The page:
To begin, paraphrasing is a classic "fair use," exempt from the copyright law, and for good reason. Posner's paraphrasing proposal would chill speech because of its inherent lack of clear boundaries: When might even a mere mention of an article's content be deemed by a court to be an illegal unconsented paraphrase of that content? Would-be paraphrasers would likely silence themselves in order to keep clear of a costly legal line.

Moreover, putting a price on paraphrase would undermine the "marketplace of ideas" concept that the Supreme Court has long embraced – the concept that our democracy works best when speakers and thinkers can choose freely among a set of uncensored, freely-expressed views.

Imagine an article that presented the ideas of, say, ten online thinkers, and compared and contrasted them, praising some and lambasting others. That would be the very kind of article that seems to best further the marketplace-of-ideas concept. Yet under Posner's proposal, the article could spark ten different copyright suits, especially from the authors who were both paraphrased and criticized.

Free speech is harmed without the ability, in some circumstances, to paraphrase without consent. After all, writers rarely consent to being criticized. Posner's solution might lead to only positive paraphrase – not paraphrase nested in critique – being authorized.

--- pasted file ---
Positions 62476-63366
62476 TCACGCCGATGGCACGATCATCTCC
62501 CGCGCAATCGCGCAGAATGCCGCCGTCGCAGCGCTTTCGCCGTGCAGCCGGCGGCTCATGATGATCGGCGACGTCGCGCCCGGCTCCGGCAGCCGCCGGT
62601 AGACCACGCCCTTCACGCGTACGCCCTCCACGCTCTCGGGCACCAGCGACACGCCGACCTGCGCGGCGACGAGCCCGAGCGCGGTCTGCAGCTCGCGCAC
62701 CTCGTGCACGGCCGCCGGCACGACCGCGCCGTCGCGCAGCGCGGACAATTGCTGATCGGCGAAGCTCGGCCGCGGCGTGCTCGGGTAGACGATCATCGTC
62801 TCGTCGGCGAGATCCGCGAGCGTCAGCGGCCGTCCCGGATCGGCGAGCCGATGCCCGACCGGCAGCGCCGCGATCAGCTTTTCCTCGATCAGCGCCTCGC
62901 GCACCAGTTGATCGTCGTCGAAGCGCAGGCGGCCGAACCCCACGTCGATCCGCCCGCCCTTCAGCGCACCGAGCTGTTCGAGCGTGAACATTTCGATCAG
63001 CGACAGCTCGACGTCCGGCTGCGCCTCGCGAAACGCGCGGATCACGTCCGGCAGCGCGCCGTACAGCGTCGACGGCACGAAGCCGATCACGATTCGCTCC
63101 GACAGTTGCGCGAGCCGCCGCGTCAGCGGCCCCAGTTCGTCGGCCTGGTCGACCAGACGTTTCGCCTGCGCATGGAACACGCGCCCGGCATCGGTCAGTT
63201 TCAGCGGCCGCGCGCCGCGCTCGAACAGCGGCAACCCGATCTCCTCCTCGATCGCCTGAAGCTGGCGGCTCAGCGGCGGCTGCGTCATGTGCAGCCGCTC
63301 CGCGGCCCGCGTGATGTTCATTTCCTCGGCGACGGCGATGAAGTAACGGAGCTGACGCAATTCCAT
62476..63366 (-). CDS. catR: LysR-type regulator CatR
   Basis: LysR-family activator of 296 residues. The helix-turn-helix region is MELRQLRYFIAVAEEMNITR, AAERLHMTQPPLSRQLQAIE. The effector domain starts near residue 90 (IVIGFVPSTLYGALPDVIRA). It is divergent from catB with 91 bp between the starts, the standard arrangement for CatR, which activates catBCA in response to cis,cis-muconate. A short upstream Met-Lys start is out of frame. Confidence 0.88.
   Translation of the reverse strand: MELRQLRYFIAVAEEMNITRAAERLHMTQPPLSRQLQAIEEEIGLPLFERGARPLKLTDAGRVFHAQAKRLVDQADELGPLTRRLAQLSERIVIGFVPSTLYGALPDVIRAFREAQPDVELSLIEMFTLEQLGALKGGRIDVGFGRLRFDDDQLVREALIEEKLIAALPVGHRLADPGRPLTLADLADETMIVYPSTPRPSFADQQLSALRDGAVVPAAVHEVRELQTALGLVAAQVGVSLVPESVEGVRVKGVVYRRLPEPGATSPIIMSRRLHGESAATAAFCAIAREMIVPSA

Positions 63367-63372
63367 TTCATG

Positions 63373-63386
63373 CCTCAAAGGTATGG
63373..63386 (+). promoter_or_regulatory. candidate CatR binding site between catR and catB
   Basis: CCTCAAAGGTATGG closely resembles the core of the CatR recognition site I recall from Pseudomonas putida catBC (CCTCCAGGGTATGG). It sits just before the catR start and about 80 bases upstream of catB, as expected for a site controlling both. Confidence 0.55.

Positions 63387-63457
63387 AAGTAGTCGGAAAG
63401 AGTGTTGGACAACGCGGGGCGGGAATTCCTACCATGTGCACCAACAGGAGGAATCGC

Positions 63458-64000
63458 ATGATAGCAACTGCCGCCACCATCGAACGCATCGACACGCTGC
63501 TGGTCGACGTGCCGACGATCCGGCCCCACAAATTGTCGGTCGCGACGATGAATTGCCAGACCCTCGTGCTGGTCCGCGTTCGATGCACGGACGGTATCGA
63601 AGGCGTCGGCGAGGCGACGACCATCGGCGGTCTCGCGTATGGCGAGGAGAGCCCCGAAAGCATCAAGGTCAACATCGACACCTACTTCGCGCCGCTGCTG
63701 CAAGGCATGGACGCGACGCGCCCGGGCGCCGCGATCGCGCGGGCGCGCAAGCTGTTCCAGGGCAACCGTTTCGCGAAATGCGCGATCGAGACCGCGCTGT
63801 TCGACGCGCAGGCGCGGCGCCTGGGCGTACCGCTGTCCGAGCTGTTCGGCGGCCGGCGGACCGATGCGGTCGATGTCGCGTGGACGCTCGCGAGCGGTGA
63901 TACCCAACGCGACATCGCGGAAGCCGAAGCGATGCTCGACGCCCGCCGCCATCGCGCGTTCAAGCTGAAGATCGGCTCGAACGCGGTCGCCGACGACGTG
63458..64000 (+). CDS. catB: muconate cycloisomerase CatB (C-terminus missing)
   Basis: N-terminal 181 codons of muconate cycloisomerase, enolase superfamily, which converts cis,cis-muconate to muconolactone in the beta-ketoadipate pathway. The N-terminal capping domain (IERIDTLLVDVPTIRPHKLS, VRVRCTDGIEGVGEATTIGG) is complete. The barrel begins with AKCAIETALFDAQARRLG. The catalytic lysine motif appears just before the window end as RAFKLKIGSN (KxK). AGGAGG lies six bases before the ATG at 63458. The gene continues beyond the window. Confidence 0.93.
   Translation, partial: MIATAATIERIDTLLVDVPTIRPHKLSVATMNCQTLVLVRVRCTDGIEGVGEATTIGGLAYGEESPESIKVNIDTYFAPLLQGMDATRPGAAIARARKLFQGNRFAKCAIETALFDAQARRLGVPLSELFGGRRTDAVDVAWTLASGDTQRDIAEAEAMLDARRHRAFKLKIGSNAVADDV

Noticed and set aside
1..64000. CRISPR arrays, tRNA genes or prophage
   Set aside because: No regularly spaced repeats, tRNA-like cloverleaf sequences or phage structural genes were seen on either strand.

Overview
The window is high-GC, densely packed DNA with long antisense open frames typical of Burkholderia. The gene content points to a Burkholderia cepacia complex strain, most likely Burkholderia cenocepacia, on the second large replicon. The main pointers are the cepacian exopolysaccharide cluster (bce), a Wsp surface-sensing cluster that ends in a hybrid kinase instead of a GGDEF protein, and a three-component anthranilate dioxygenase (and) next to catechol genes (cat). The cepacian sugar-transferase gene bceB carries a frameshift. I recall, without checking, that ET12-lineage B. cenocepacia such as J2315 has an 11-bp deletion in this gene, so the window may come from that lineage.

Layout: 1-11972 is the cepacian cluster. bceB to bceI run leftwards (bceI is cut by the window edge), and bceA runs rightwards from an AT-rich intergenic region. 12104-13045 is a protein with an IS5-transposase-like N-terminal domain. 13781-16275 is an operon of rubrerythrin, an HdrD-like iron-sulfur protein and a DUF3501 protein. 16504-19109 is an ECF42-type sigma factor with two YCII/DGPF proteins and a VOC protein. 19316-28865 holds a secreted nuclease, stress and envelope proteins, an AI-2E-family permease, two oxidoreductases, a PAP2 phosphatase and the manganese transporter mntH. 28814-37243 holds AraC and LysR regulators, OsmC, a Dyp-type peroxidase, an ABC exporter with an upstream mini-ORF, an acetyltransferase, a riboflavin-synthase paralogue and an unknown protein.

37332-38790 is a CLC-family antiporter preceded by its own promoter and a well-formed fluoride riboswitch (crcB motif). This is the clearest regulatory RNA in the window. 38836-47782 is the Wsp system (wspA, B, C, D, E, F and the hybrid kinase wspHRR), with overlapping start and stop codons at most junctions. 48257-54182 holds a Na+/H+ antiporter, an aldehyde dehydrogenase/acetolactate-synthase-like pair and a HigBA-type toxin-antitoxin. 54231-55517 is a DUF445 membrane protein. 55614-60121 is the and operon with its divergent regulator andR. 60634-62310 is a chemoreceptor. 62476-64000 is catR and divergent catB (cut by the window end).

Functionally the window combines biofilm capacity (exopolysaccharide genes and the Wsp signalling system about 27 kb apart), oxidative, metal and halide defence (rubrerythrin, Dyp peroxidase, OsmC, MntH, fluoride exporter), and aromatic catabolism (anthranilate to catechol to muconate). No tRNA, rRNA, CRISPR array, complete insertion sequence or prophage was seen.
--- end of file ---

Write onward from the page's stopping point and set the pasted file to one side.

Finally, while Posner might reply that his proposal would itself contain a fair use exception (perhaps for paraphrase paired with criticism or commentary), the inevitable uncertainty about when the exception applied would inevitably have a chilling effect, too.

Would a Ban on Unconsented Linking Be Unconstitutional?

In contrast, the question of the First Amendment status of a ban on unconsented linking – the second part of Posner's proposal -- is more difficult. That's because a link is arguably very close to what would be called a reprint in the offline world. And in the offline world, a reprint requires permission, and if the copyright holder so chooses, it also may require a payment.

Thus, while Posner's paraphrasing proposal would go far beyond current copyright law, his linking proposal would arguably simply bring online copyright law into conformance with offline copyright law, using the link/reprint analogy.

However, Posner's proposal to ban unconsented linking has its own problems. One is that sites already have the ability to put up a "pay wall" to charge linkers and other users for access to content (and some have done so). This self-help could suggest that a legal solution is unnecessary.

But to be fair to Posner, there are problems with this kind of self-help: Sites that avail themselves of "pay walls" will predictably lose advertising revenue as they lose visitors; that's why so many have opted not to erect a pay wall.